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A few days ago I posted this Batman Light to 9gag. I got a lot of positive reactions and people asked me to do an instructable on this, so here it is. When I started on this project it wasn't clear what it was going to be yet. That is why some steps may seem weird or in the wrong order.

Step 1: Cutting Board

This whole thing started when I made a cutting board from some wood that was lying around the house. I made this chopping board by gluing together a few pinewood boards and then sanding the whole thing with a belt sander. My belt sander can also be mounted on the workbench, which is very convenient when you want to round off the corners. When it was finished I quickly realized that this pinewood wasn’t going to survive one week of cutting.

Step 2: Create a Batman Shaped Hole

This is when I decided to make a Batman light. In order to make the Batman shape, print out the logo and staple or glue it to the board (you have to remove it again so don't overdo it). Use a pencil to draw the outlining of the logo onto the board. Once done you have to cut the wood inside the logo. This is the part where you can easily mess up all your work, so be careful. I used a drill to make wholes along the sides and then a jigsaw to connect the holes. Then use a file to work your way to the edges.

Step 3: Filling the Hole

This is the part where it gets tricky. You need to get your hands on some epoxy or polyester resin, however I would recommend polyester as it is cheaper. Even when you search for polyester resin, you will find many different kinds and for me it was a matter of trial and error to find the right one. Two things are very important, when its dry, it needs to be hard as glass (so you can sand it) and secondly it needs be see through (I wouldn’t recommend a completely clear resin, as it won’t diffuse the light as much as you want). I used a can of resin which is also used for repairing boats and swimming pools.

Secondly you will need some photo luminescent powder. These are available in different colors on for example Etsy or Amazon. Don’t be fooled by the glow on the pictures, because in reality it will be less vivid. It is not photoshopped, but just something which most camera’s automatically do.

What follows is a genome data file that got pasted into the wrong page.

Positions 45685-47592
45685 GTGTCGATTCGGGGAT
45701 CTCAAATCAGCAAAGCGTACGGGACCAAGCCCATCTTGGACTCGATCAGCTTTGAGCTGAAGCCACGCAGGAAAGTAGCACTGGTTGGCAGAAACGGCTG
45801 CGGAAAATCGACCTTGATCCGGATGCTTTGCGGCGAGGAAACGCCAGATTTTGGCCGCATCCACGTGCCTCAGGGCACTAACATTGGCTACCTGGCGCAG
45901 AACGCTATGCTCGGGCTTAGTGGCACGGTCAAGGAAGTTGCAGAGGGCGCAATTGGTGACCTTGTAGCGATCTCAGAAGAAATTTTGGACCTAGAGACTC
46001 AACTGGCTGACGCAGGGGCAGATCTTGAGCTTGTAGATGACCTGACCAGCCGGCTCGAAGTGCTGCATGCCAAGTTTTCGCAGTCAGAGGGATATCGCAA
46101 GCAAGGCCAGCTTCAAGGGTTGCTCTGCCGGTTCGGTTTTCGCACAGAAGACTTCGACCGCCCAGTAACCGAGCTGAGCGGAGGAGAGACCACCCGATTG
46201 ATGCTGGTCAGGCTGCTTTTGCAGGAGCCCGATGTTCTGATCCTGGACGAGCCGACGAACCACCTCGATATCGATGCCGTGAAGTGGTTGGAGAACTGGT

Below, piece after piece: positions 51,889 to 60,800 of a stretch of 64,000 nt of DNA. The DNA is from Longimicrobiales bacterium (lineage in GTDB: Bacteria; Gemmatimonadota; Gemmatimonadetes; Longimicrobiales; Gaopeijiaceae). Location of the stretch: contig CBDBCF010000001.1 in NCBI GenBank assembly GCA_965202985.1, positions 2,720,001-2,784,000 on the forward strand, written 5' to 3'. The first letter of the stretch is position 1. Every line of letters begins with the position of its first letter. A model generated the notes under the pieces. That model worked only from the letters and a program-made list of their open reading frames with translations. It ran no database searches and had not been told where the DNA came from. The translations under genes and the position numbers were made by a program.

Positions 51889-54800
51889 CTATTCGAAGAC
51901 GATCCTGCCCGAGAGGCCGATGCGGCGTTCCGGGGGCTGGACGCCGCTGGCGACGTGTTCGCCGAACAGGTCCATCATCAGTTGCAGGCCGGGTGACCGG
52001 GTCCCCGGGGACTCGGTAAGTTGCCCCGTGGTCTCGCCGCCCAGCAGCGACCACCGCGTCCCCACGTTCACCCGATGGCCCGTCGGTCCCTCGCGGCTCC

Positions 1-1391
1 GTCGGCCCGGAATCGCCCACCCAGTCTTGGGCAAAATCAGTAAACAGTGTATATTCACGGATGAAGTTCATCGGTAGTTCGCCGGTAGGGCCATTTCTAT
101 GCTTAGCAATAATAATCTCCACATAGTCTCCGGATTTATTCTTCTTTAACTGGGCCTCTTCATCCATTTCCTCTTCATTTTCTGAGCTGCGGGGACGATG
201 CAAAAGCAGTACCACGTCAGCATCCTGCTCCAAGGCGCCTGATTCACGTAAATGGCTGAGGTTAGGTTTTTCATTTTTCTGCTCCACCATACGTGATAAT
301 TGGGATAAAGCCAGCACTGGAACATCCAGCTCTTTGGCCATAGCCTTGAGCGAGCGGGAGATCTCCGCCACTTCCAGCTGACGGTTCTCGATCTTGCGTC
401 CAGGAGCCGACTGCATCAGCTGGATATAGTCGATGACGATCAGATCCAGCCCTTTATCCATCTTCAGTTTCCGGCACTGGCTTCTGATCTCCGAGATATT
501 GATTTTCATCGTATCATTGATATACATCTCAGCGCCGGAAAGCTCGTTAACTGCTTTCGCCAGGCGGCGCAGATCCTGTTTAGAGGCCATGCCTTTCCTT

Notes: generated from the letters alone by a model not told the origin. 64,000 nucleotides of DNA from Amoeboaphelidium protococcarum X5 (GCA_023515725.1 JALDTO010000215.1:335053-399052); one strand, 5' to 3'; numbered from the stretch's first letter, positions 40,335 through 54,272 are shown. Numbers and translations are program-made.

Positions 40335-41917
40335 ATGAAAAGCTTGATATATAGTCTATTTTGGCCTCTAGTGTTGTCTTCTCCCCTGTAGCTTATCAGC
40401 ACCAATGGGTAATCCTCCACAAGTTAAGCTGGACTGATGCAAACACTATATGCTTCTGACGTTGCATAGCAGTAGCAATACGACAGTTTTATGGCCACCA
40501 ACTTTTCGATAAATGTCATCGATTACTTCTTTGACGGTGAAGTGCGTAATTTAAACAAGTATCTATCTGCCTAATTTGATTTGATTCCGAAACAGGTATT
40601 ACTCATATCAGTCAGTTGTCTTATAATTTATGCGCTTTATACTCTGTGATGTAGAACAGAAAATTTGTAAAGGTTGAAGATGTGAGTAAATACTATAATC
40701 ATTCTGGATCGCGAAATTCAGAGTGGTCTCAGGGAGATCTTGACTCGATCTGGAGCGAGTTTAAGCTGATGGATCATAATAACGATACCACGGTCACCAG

Get a cup and pour in the amount of resin you need and add the harder fluid (delivered with your resin) and mix it. Now put in some of the powder (a medium sized teaspoon will suffice for a project like this) and mix it up till it is nicely spread. Make sure the board is on a flat surface and the back is tightly shut (you can use tape to do it, but it will make your resin sticky at this spot when its dry, so it might be better to put it on a plate of glass). Pour the resin in till it goes over the edges (the resin will shrink a bit when it sets, so make sure you apply enough resin to compensate for the shrinking).

Step 4: Let It Dry

Let the project dry for a few days (depending on your resin) and then remove the tape on the back. The picture shows the back of my project after I took of the tape and I can tell you it was very sticky.

Step 5: Sanding

Now sand both sides of the board till it's nice and smooth. I used both a belt and flat sander to take off most of the material and finished it off by hand (grain 1000).

Step 6: Building the Case

At this point you will have to start building the rest of the case. The case consists of two parts, namely the front to which a frame is glued and the back which is identical to the board of step 1. Attach the back to the frame with some screws (don’t glue it, because you are going to have to put in the electronics later). When the whole thing is screwed together, use a belt sander again to make all the edges nice and smooth.

Step 7: Fitting the Lights

For lighting I used LED strips, because they are easy to fit and produce almost no heat. Measure out the length you need (about 1 meter for this project) and solder it in the right formation. You can use the adhesive back of the strips to attach them to rear board. Don’t forget to make a hole in the bottom to let out the wire.

Step 8: Polish Your Work and Admire

This project hasn't been polished yet, but it might be nice finishing touch! The lamp looks great both during the day when it's off and during the night when it's on or off and charged. Good luck!

Update: I polished the light with beeswax and now there is a slight gloss over the wood and especially over the logo. I'd love to see what you guys come up with and if you don't feel like building it you can check out my Etsy shop, simply search for FeyeCreations. Thank you for reading!

<p>I've used 3M Super 77 spray adhesive to do stuff like this to good effect if used lightly.</p>
<p>lay down a layer of shipping tape first---your pattern then can be removed without much fuss and can even be reused--this saves the board from all that glue</p>
<p>You mean to finish it?</p>
<p>How many litres of resin did you use? And how many ml of powder?</p>
<p>Hey, it depends on the size you are doing. I used about 200 ml of resin and a large teaspoon worth of powder for this project. However I bought the resin per liter and the powder in a bag of 100 gram (100 gram is a lot!), I used it multiple times and I still have about 75 grams left). There is a limit to how much powder you can add, because at some point the resin becomes saturated with the powder. Hope this helps!</p>
<p>Really Cool. I want to do that</p>
Very cool
really an awesome project .love to make one
<p>This looks really cool. This would make an awesome night light in my kid's room.</p>

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